Birthday wish lists: are they a thing of the past?

It is my birthday soon. Next week. Its not something I am keen on focusing on as it will be my 42nd year. This means I am definitely on the way in my forty something life. Ok – enough focusing (depressively) on my age. Its not that bad, but I’ve never been that good at birthdays. So when asked the question (yes it comes every year from my sister) ‘What would you like for your birthday?’ I usually coil into a small ball and rock front to back (much more smoothly may I say now that I started yoga haha!).

Do I have a wish list?

I generally don’t have one. This in some weird way makes it easier for everyone. I have got some wonderful presents just by not having one. Take, for instance, last year. Me and my mum went for lunch to Chez Jules (fabulously french and cheap but cheerful) last year and then we drunkenly went to Stewart and Christie‘s on Queen street because I suggested that I had always wanted a good ‘tweed’ jacket. Stewart and Christie’s is the oldest tailor of this type of attire in Edinburgh and I knew (in a loose way from a few parties) one of the owners and one of the tailors. This was following a quick look in a few George Street shops who would never compare. Result – I got a tailored (not bespoke but only a bit of work done) tweed jacket. It will last a lifetime! It is beautiful. My mum, having forked out for my birthday on my one, went back a month later to order her own. This also resulted in a drunken lunch (Tiger Lilly) to celebrate. All events combined meant good bonding over good presents over quality attire. The one thing it didn’t mean was that we stuck within the unwritten budget rule that as a family we have on presents.

The budget

This, as noted above, is an unwritten rule. A good rule as lets face it we are in an age where we buy what we want when we want. So a pre-defined limit takes some thinking. Don’t be shocked but its basically £50 per person. So my mum and dad will spend £100, me and my sister will spend £50. Its not much at all nowadays but to re-emphasise the point – we are in a time where we already have what we want so presents are something that should be different. Times have changed. Im not that old (as I keep telling myself) – but when younger we used to keep a list for ages (for birthdays and of course Christmas). The only times we got those overly desired objects was on these special occasions. At some point this all changed. We spend, use and discard. We don’t keep lists because most things are immediate. Its kind of sad and also wonderfully gratifying. I don’t even think its an age thing. As a single 40 something living in Edinburgh you would expect that I can sensibly afford the things I want. But to have the excitement back of the present list, the waiting, the build up and even at times the disappointment (oh the trauma of not getting that specific Barbie I wanted) would be something! We don’t do this kind of excitement in 2019. Its kind of a shame.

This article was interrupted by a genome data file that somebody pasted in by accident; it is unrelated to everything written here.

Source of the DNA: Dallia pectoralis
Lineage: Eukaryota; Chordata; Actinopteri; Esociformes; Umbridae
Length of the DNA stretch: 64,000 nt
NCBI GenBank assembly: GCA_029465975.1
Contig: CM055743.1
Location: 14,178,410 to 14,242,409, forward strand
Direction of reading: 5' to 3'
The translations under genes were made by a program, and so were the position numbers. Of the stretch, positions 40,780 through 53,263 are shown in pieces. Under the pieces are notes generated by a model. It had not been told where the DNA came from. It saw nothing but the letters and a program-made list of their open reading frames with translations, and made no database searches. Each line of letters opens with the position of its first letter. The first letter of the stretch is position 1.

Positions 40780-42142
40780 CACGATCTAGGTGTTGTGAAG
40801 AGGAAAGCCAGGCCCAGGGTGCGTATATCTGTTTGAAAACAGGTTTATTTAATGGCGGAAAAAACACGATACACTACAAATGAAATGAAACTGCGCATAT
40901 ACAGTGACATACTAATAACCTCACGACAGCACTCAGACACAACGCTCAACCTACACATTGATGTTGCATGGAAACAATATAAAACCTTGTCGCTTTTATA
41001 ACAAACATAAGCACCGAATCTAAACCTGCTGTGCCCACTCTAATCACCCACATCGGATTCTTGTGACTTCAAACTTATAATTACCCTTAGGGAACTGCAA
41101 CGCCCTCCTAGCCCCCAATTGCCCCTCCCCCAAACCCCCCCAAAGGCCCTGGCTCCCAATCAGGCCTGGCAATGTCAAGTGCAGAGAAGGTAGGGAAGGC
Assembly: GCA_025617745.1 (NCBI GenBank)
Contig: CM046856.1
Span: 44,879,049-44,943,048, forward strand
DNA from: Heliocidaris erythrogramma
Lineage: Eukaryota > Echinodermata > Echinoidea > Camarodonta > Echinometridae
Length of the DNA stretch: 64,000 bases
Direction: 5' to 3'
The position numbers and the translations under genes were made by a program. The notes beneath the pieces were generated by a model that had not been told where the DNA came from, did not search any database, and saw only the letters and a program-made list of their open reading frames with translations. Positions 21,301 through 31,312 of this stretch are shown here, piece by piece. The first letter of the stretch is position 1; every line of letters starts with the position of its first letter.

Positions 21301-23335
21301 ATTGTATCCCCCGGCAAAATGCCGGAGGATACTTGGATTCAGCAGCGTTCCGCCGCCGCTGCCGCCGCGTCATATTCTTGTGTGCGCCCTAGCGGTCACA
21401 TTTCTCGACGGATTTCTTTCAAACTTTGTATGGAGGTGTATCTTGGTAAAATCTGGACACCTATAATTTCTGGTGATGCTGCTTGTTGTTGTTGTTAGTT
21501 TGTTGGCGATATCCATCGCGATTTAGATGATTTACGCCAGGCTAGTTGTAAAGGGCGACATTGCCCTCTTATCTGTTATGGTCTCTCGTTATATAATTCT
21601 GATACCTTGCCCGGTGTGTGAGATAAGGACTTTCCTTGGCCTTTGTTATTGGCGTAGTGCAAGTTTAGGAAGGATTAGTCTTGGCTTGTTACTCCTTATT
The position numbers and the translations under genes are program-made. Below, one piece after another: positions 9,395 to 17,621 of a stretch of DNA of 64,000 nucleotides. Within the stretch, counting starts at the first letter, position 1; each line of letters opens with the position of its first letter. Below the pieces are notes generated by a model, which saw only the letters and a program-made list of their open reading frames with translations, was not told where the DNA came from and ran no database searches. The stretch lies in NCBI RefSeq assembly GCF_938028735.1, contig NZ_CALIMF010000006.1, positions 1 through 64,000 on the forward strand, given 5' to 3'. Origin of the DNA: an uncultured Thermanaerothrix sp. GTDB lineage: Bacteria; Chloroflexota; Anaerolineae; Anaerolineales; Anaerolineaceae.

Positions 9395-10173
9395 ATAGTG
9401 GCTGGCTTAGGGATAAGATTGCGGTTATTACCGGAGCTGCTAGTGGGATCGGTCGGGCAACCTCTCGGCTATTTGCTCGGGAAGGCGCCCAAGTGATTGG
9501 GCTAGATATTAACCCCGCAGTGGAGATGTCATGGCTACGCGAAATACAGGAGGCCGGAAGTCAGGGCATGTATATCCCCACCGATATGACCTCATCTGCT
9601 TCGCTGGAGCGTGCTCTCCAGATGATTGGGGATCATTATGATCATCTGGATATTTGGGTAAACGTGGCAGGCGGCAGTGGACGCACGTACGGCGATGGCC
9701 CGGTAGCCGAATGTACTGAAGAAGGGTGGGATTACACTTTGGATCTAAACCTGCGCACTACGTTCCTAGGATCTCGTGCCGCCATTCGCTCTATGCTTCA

Rebel against the age

So….I thought of a list. All the things I have fancied since the start of the year. When the text came through ‘what would you like…’ I jumped on it like a typical amazon prime member. Here is my wish list. A feet up trainer (or alternative product)…oooh yes please (although that as you might have already calculated would be a joint sister and parents present). Or pick from the rest: yoga wheel, Blackberry and something or other Jo Malone perfume (my daily go to scent), Jo Malone soap (can’t recommend highly enough and am never using any other soap in the bath or shower ever again), candles (of any variety as always a good thing), or my incense sticks (this is a new thing but makes me very relaxed of an evening). If this list doesn’t work for them then I will take any surprise at my age! Only thing missing is a good man (possibly only useful at this time of year to buy me another lovely present)….ok scratch that – they are more trouble than they are worth and never meet the wish list expectations 🙂


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